The event that has caused the most criticism occurred in November 2009 when Octav Bjoza attended a ceremony dedicated to Legionnaire "martyrs" in Rasnov. Brought to the public's attention in a report by journalist Mircea Marian for EVZ, the article was described by Antena 3's Mihai Gâdea as 'a lynching'. Of course, Gâdea and co are all over this 'scandal' like a rash.
(Photo source) "I am not a legionnaire, never was and it is too late for me to become one now, but my luck was to be educated from the age of 19 in communist prisons by some of them. They marked me for life. Nothing, son, they told me, can be achieved without morality - not within the family, not the economy, not politics, and not for the country. And there's more, boy: without faith, nothing can be done. They also warned me that the Romanian nation was haunted by traitors, people who'd sell the country, and they were right," Octav Bjoza said back then in a video by the neo-legionnaire organisation, Noua Dreaptă Brașov.
Five years on, here we are. Confronted with the MCA's press release, Mr Bjoza said, "I am against any kind of extremism. This is outrageous! I was not and I never will be anti-Semitic. In prison I learned not to judge people by their ethnicity, religion or politics. I was just an anti-communist fighter there; there was no distinction of who was a legionnaire, a peasant, a cuzist or whatever political colour. I am against extremism, whether left or right.(...) I have always maintained that some of the legionnaires had good sides. Evil deeds must be judged separately and exposed so they don't happen again." (Adevarul)
Octav Bjoza has been president of AFDPR since December 2008 following the death of Constantin Ticu Dumitrescu (see my post on him HERE from that year), has never drawn attention to himself or been a target of concern. The question is this: Because he admired certain inmates with whom he was imprisoned, some of them legionnaires, does this mean he embraced the legionnaire ideology based on ethnic and religious exclusivity as a whole? Can one say then, by the same logic, that those who admire Cioran, Mircea Eliade or Mihai Eminescu must surely sympathise with legionnaire ideology and are therefore automatically anti-Semites? I don't think so. Hunt as I have done for the last three hours for a quote, an act, a phrase from Bjoza which expresses anti-Semitism, I can't find one. All I find are statements from others saying he is a Legionnaire sympathiser. If that makes him an anti-Semite then so be it, but I must say I am not totally convinced - and please bear in mind that I am Jewish by osmosis, loathe and appall any showings of anti-Semitism and would be one of the first to seethe and hiss if I saw evidence of such behaviour (oh, and I also like Eminescu).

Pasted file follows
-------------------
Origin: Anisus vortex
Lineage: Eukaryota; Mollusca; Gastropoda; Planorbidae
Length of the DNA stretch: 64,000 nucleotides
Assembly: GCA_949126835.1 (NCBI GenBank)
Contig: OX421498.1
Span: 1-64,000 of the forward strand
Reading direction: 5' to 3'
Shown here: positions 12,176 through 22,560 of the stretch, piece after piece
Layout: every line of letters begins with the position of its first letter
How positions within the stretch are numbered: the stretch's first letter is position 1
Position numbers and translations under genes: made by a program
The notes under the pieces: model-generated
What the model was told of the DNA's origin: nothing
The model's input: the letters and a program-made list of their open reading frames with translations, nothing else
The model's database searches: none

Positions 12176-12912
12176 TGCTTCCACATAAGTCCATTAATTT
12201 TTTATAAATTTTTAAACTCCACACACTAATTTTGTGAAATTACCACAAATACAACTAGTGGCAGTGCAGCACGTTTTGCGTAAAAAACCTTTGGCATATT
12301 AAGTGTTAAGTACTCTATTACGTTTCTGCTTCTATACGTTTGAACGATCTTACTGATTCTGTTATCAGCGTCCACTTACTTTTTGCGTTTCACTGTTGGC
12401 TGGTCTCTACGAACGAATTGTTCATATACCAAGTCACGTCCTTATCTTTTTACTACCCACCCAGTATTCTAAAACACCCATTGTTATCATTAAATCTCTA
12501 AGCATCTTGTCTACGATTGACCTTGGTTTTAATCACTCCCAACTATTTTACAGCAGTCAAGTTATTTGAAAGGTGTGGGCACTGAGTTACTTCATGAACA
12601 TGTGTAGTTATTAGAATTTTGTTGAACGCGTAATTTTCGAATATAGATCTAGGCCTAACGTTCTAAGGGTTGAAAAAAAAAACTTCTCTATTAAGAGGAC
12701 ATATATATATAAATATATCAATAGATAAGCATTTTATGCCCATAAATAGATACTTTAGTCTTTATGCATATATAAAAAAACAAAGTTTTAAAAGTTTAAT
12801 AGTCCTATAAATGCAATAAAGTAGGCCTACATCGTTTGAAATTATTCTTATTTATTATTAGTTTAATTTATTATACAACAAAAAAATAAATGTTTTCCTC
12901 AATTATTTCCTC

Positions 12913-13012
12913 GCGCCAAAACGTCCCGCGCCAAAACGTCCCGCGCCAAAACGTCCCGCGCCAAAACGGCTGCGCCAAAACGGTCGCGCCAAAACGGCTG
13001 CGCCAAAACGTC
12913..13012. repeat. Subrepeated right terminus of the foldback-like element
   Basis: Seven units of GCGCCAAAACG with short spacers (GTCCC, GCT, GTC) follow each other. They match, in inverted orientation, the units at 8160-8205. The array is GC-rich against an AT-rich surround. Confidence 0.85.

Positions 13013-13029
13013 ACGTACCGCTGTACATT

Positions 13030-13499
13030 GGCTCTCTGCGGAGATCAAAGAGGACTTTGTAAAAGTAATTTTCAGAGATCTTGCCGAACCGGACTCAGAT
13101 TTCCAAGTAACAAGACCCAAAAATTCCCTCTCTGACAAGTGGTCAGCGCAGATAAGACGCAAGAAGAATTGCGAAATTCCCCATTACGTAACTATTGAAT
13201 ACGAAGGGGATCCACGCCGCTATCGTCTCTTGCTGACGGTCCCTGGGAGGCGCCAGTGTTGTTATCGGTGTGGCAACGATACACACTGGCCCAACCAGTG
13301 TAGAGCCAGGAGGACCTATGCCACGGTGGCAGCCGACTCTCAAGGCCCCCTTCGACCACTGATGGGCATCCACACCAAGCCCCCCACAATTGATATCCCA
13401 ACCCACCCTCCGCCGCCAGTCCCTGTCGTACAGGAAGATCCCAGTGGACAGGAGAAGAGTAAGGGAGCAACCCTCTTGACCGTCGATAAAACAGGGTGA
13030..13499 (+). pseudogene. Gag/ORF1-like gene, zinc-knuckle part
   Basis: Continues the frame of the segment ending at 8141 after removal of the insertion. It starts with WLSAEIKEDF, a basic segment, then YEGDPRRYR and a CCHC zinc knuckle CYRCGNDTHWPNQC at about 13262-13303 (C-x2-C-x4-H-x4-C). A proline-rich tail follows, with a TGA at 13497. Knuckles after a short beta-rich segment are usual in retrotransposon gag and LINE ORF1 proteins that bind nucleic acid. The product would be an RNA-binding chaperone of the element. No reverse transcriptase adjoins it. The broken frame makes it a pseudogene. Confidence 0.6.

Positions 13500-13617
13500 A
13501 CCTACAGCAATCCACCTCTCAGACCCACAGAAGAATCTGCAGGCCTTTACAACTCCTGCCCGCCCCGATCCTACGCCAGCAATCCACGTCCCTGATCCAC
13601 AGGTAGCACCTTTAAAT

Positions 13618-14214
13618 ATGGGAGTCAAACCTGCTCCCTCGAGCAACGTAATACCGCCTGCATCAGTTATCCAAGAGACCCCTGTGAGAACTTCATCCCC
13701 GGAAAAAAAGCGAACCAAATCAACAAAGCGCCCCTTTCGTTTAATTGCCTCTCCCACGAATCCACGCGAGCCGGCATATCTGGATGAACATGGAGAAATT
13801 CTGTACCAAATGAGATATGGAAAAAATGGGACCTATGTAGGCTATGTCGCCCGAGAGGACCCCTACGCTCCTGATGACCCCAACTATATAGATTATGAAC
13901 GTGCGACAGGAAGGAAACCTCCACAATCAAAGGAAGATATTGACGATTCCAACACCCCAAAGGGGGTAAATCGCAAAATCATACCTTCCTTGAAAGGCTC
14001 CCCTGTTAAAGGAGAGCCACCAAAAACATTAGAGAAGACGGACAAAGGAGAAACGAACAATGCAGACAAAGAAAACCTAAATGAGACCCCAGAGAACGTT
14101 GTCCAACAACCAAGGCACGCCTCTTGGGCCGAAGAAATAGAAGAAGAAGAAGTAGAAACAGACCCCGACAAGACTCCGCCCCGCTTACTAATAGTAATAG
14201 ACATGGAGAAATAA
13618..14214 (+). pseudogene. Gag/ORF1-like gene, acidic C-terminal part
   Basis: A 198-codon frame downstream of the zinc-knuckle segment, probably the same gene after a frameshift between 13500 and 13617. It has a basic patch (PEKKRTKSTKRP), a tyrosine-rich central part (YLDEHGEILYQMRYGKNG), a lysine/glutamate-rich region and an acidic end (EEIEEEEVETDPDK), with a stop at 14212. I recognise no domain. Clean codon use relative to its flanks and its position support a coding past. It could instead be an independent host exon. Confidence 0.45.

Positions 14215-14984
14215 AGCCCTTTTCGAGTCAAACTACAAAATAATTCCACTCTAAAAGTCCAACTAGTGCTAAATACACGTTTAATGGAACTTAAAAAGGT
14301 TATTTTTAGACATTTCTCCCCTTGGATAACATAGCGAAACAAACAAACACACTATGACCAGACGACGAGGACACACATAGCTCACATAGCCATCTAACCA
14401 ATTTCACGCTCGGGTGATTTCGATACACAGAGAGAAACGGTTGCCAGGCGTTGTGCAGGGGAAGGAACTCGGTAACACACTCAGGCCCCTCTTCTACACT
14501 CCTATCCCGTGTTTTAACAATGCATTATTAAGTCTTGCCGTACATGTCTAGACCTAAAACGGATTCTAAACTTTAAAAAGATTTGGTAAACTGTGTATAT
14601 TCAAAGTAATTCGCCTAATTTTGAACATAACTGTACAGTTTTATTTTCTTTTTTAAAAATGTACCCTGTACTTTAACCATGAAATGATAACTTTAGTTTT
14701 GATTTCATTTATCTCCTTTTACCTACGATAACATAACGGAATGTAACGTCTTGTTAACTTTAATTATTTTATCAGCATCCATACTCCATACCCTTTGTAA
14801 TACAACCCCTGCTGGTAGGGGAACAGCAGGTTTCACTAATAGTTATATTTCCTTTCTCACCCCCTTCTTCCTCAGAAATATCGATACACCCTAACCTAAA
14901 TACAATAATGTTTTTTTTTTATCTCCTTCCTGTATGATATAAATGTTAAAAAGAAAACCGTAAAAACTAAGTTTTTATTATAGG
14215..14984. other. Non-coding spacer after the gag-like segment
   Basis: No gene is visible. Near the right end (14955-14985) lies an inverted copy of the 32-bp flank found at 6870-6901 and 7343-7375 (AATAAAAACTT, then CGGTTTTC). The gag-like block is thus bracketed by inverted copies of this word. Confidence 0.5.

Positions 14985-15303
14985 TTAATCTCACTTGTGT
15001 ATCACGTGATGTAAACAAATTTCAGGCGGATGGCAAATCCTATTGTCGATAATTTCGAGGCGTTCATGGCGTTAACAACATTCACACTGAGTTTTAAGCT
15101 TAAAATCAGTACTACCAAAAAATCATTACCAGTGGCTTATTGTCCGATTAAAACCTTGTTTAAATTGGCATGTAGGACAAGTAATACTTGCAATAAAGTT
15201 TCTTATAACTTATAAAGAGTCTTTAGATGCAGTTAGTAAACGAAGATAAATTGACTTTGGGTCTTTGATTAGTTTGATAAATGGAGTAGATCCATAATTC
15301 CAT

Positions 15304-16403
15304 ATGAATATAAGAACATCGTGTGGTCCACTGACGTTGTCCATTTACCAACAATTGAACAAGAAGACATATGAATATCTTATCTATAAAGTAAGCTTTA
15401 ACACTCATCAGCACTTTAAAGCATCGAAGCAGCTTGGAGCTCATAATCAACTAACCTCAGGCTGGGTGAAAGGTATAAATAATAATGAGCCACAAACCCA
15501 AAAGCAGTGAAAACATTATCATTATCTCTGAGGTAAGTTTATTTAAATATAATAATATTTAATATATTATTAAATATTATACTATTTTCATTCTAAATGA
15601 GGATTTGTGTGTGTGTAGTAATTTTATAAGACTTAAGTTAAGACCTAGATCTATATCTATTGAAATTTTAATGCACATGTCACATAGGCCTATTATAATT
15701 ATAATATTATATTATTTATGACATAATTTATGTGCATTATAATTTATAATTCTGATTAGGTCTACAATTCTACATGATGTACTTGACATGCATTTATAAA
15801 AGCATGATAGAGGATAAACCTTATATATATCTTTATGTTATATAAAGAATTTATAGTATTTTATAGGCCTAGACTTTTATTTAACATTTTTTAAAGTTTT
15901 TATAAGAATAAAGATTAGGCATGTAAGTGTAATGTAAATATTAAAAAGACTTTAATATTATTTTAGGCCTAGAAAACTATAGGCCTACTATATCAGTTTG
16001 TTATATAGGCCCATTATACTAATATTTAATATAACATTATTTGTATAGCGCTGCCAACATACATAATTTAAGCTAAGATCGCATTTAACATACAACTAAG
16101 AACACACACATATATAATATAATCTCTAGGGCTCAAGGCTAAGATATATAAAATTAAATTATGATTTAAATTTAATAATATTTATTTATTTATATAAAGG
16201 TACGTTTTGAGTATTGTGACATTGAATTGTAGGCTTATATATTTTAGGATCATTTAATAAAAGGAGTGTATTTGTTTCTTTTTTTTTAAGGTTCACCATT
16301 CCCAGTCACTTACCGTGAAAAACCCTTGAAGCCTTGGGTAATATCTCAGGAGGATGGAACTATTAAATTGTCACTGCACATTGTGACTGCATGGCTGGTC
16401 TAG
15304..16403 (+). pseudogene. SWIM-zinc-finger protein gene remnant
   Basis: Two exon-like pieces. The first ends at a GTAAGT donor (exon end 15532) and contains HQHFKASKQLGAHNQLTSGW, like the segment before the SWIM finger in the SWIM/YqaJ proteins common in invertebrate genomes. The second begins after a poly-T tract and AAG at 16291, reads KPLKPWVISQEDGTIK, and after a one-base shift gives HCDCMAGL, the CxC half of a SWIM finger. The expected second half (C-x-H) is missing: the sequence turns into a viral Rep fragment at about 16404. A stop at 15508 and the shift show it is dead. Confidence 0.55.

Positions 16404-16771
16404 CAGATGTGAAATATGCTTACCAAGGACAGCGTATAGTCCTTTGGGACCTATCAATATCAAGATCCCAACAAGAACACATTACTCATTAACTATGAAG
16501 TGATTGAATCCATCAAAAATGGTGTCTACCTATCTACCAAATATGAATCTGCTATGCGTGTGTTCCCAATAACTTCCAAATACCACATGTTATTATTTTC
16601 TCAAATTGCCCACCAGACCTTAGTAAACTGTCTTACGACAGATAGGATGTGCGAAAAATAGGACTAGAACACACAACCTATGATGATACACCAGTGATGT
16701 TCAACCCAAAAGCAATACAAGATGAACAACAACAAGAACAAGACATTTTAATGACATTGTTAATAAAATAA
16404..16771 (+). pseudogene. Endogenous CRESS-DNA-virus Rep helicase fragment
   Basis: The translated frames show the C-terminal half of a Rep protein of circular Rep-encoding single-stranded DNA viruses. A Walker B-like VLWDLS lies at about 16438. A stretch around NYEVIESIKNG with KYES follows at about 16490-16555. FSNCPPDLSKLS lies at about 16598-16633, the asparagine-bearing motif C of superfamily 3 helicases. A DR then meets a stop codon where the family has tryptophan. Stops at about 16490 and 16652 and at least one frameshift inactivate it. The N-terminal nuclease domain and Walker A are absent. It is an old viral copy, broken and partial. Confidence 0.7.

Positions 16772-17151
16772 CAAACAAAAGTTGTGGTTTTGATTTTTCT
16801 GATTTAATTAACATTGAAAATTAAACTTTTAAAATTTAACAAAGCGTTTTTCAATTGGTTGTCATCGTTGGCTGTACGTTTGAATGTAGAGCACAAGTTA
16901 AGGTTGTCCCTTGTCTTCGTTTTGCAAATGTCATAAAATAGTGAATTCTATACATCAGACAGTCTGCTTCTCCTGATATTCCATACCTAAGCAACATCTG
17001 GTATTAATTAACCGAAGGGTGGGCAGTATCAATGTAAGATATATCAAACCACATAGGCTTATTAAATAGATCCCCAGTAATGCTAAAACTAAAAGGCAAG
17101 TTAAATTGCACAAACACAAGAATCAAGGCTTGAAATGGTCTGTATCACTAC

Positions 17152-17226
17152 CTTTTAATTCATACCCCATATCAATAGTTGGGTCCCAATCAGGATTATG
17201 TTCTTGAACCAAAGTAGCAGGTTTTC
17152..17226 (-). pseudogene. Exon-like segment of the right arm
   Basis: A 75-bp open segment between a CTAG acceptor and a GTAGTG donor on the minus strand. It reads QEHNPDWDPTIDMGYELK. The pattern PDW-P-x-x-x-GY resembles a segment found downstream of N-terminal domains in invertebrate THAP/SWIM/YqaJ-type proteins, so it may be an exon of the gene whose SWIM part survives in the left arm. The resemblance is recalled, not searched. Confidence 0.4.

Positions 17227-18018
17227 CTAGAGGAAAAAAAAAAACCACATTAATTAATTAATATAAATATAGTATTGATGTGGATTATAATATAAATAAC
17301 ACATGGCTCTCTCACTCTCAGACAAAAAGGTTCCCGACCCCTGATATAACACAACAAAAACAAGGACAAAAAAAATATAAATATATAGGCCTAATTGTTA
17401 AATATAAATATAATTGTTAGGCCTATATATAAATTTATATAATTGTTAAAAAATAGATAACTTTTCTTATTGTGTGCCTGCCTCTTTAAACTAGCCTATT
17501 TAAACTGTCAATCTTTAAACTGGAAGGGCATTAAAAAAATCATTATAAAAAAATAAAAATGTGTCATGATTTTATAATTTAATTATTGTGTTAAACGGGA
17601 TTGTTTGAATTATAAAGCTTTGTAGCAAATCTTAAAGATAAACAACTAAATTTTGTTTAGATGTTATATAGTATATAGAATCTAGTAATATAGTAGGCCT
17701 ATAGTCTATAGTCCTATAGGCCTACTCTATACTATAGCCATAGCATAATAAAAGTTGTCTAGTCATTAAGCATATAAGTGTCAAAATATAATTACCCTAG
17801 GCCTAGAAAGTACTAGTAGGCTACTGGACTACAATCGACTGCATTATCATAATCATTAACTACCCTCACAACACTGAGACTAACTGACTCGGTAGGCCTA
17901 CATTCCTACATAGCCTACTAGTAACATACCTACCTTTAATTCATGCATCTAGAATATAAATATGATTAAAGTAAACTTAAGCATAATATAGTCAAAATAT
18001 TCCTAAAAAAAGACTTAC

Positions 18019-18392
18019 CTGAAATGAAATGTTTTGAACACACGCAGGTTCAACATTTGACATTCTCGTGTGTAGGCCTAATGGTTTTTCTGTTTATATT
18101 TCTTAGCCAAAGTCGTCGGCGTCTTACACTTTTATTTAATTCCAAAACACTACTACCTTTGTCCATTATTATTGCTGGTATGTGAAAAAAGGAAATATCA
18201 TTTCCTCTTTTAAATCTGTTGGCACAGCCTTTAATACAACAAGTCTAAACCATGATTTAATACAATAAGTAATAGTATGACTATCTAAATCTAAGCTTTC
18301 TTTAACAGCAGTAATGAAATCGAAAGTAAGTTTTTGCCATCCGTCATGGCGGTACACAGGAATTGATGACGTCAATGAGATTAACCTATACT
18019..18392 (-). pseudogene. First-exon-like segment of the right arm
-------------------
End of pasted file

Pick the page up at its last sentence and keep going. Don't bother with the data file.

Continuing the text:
Someone on Facebook told me that actually, the decoration was a symbolic gesture awarded to Bjoza for the association as a whole - clear from President Iohannis's words during the ceremony. This, at least, would make things easier to navigate because, were it the case, Mr Bjoza's opinions would be neither here nor there. As the president of AFDPR, he would be the person to pick up the honour on behalf of the association he represents. However, in Article 3 of Law no. 29/2000 on Romania's national system of decorations, it states that "the decorations shall be conferred to Romanian citizens for..." It doesn't say anything about awarding a decoration to an organisation through its representative.
The press also continues to insist the receiver is Bjoza himself, and so I guess that is the case (see the decree HERE), despite the President of Romania's official website stating "Este prima decoraţie pe care o confer în calitate de preşedinte al României şi, de aceea, am ţinut în mod special ca aceasta să fie acordată dumneavoastră, în chip simbolic, în numele Asociaţiei Foştilor Deţinuţi Politici din România din câteva motive...." ie. 'in the name of AFDPR.' Were this the case (and the association really does deserve the decoration), the situation would be manageable.
Mr Tismaneanu considers MCA's criticism justified and has suggested that Mr Iohannis was manipulated into a decoration that would taint his career. He has called for the resignation of presidential advisor Andrei Muraru, whose 'crass incompetence' it was to propose Bjoza. His resignation would both minimise the damage done to Mr Iohannis's image and act as a public expression of apology for such a massive moral blunder. Antena 3 didn't waste time stringing up Mr Tismaneanu and journalist Mircea Marian on their "Daily Summary".
Dear oh dear... the world does not see all the above detail. It sees only that an ethnic German president in a country that has not come to terms with its fascist past has decorated an anti-Semite, which comes at a time of a huge anti-Muslim movement washing over Germany triggering international condamnation. The timing couldn't be worse.
Comments like "he's not the only one," and "so many Romanians are anti-Semites" such as I've seen on Facebook don't make it acceptable. Far from it. We're almost into 2015, and in the effort to remember victims of communism, those of fascism are forgotten (and largely unknown). There is no state museum to Romania's fascist past, no state memorial to its victims. Thank goodness for Ana Blandiana and Romulus Rusan, without whom there'd be no Memorial Museum to the Victims of Communism (Bucharest and Sighetu Marmatiei) either. The page in Romania's history where fascism can be found is only ever addressed as a result of some kind of anti-Semitic attack or thoughtless comment such as THIS, THIS, THIS or THIS.